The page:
The draft is over but we’re not finished breaking down their prospects just yet. While we had a scouting report on every non-long snapper drafted, we didn’t write one on most of the Pittsburgh Steelers undrafted free agents. So we’ll be covering those names over the next several weeks.
Unless any other names are brought in, the last new face we’ll be breaking down this offseason. Wisconsin QB Bart Houston.
Bart Houston/QB Wisconsin – 6’3 234
– NFL frame
– Experience under center and played in a pro style offense, asked to huddle up, shift/motion at the line, and 3/5/7 drops with and without a hitch
– Progression reader who sees the entire field
– Rhythm thrower who gets the ball out on time
– Tough player, sacrifices his body and willing to take a shot as a passer and runner
– Carries the football high when moving outside the pocket
– Shows touch on throws downfield, not everything is a fastball
– Experience preparing and coming off the bench
– Football family
– Rocky senior season, got benched for long stretches of the year
– Below average arm who “pushes” the ball, front foot isn’t flat and struggles to drive the football
– Needs to get away from center quicker, doesn’t take big enough steps initially and tries to compensate towards the end of his drop, making it tougher for him to gather
– Elongated release and ball drops down and away near his hip, windup
– Makes bad decisions in crucial situations, third down/red zone, and will force throws, physical tools aren’t good enough to compensate
– Limited athlete
– Five career starts
– Career: 65.1% completion rate (192 attempts) 1540 yards, 9 TDs, 5 INTs
– 2016: 96/141 (68.1%), 1245 yards, 5 TDs, 3 INTs
– Academic All Big-Ten every year in school
– Punted seven times in 2014, long of 52 yards
– Four star recruit out of high school
– Dad and grandfather played football
– Named after Bart Starr
Houston is the last man on the lifeboats, signed to the roster in lieu of UDFA Nick Schuessler out of rookie minicamp. Houston wasn’t part of the tryout group, at least, I’m not aware he was, but the team clearly had him on their shortlist.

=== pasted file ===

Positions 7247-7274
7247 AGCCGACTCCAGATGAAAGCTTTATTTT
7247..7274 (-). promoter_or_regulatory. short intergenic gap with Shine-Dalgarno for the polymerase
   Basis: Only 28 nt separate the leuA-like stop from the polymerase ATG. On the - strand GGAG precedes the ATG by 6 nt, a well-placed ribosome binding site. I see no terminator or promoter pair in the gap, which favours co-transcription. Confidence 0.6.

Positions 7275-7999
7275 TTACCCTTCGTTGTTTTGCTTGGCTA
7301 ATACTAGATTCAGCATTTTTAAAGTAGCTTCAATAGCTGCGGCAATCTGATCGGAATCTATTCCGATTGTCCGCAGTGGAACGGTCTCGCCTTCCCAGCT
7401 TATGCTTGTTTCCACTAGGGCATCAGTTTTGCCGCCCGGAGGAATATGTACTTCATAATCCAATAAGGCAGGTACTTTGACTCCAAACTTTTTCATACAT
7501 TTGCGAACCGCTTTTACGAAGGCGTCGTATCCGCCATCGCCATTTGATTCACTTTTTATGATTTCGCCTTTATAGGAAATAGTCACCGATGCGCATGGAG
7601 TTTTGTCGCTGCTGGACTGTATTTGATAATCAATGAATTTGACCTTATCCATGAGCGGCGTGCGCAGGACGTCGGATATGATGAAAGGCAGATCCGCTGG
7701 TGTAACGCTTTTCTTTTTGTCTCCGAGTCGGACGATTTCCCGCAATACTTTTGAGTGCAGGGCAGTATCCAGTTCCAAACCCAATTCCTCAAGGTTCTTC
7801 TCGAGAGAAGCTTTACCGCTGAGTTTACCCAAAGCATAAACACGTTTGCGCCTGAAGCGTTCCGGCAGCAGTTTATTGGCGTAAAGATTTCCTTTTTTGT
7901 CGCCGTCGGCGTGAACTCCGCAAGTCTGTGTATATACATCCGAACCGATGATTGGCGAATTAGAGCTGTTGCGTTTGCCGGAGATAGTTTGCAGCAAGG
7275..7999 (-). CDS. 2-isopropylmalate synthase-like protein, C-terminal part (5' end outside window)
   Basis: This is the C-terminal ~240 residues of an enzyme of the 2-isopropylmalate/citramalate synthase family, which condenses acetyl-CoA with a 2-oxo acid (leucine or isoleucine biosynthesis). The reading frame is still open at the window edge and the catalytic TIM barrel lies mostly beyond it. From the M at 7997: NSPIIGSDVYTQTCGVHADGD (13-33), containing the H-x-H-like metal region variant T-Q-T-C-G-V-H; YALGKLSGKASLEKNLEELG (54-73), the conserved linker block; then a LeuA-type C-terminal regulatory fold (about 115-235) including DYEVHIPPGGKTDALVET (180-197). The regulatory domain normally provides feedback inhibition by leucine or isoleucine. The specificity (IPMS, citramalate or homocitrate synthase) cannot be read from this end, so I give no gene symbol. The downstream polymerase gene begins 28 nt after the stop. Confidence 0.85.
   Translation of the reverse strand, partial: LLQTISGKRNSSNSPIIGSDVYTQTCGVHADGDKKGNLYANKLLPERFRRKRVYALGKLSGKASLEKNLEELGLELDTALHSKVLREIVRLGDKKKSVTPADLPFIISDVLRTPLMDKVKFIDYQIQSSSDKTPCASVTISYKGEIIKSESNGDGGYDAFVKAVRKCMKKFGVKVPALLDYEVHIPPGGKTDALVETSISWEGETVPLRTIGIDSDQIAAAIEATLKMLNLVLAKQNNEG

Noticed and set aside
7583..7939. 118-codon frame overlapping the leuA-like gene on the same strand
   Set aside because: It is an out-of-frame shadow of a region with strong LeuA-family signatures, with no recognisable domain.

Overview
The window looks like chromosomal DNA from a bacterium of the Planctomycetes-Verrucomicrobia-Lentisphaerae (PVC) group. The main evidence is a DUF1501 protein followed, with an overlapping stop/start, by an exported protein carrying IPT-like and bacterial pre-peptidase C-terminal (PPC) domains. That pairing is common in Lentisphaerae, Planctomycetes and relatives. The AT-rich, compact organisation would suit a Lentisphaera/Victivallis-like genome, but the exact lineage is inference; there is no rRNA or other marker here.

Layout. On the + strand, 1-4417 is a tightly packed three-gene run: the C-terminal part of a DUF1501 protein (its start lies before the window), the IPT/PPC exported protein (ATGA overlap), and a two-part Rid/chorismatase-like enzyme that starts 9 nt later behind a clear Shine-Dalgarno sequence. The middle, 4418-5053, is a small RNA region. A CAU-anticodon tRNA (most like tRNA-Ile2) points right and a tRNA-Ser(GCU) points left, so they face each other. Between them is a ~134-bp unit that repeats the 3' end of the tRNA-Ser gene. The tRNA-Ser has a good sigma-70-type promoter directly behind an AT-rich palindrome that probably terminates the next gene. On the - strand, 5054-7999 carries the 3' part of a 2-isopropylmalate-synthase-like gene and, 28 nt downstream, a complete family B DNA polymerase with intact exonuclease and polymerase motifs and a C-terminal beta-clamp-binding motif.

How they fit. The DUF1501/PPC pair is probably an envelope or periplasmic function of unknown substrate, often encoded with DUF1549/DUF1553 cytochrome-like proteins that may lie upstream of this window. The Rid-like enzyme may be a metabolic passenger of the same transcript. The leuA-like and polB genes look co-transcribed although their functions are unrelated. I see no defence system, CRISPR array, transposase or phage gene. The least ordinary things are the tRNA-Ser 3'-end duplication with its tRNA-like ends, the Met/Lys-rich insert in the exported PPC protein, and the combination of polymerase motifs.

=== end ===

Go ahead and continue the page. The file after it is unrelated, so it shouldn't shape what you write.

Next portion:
Sort of like Schuessler, Houston spent most of his career as a backup. He began his senior season as the starter, even leading the way in a big win over LSU, but he started only two more games, struggling against Georgia State, and was benched for freshmen Alex Hornibrook. That remained the case until the Big Ten Championship game where he started but Penn State came back to beat the Badgers. So that’s the skinny on him.
He’s a smart QB capable of going through his reads. Sees the whole field. Watch this throw. 3×1 formation. Looks to backside slant first with the CB playing off but the linebacker drops as the overhang defenders. Houston smartly comes across the field and hits the RB in the flat as part of this flood pattern.
It’s not a flashy play, not a Patrick Mahomes 70 yard bomb, but it’s a progression any decent QB must make.
But Houston didn’t always show good decision-making. Too many interceptions on third down and in the red zone. Crucial areas. Forced throw on the sideline here, his arm isn’t good enough to squeeze it in there, and the placement isn’t to the outside enough where only the receiver has a chance to make the play. Tre White picks it off and races into the end zone.
And he has a windup on his release. Ball drops down, posing a risk of the ball getting knocked out. And it takes more time for the ball to get to its spot.
Some footwork issues too. “Pushes” the ball, which is a vague term, but look at this screenshot. Front foot is on his toe, unable to drive the football. Compare him with this clip of Ben Roethlisberger.
Houston has the toughness and the smarts to look decent in camp. He’ll get the ball out quick and be able/willing to take some shots in the pocket. But I think he’s going to wind up checking it down a ton and when he tries to fire it downfield, he’s going to find out how tight NFL windows are. Very much a longshot.